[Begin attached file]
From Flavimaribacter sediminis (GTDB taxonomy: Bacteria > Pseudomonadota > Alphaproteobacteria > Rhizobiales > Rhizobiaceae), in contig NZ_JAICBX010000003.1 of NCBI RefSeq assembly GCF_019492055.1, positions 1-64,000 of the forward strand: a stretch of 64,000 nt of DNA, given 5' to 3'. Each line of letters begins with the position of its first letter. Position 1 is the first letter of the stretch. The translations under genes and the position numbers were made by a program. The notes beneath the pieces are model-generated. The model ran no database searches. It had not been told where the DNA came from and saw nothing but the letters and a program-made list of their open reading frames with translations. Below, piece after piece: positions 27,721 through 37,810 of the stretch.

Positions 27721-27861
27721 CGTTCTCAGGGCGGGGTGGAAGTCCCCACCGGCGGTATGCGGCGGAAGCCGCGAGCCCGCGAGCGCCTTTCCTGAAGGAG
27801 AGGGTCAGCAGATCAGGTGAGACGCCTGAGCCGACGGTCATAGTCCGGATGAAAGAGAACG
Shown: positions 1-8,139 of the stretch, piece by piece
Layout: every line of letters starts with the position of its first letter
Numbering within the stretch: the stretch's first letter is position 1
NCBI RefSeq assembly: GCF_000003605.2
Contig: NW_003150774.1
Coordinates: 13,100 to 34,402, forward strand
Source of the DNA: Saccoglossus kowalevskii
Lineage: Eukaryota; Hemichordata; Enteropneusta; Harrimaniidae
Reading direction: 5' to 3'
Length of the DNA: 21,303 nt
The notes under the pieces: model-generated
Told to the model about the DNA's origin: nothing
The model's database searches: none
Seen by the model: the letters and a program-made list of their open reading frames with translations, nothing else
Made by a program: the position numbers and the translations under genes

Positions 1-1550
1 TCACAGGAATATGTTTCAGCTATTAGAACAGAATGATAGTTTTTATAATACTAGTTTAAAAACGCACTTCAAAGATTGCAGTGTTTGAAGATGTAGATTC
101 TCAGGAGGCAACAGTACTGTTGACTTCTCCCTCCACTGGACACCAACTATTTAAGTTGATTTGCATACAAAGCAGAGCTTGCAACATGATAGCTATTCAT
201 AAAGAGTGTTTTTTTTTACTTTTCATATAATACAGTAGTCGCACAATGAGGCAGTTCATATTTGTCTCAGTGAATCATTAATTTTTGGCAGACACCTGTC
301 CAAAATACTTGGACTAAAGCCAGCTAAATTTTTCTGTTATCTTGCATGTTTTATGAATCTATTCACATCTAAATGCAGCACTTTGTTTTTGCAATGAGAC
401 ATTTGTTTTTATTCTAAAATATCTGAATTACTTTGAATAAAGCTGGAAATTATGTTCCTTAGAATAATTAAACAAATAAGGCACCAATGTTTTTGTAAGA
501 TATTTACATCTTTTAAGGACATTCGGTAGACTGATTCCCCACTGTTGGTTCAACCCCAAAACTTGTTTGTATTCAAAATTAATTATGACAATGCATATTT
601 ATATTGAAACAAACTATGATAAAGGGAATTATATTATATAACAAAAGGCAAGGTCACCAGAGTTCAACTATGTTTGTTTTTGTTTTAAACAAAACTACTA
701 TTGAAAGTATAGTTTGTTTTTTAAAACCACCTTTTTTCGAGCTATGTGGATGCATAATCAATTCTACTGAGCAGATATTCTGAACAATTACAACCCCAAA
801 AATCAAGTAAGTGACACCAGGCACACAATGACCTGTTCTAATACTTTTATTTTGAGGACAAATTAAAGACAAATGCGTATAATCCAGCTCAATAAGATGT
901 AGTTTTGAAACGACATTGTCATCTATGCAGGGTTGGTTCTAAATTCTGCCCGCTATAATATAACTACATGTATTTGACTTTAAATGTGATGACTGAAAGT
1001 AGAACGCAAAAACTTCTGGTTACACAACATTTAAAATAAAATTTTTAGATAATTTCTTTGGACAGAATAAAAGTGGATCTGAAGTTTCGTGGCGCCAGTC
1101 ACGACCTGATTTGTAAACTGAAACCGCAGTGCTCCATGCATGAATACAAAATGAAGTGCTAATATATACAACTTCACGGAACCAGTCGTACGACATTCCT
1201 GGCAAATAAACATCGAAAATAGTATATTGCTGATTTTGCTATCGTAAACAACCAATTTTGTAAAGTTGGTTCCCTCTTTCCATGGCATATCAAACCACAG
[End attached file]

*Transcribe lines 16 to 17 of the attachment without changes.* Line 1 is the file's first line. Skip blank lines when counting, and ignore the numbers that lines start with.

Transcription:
Told to the model about the DNA's origin: nothing
The model's database searches: none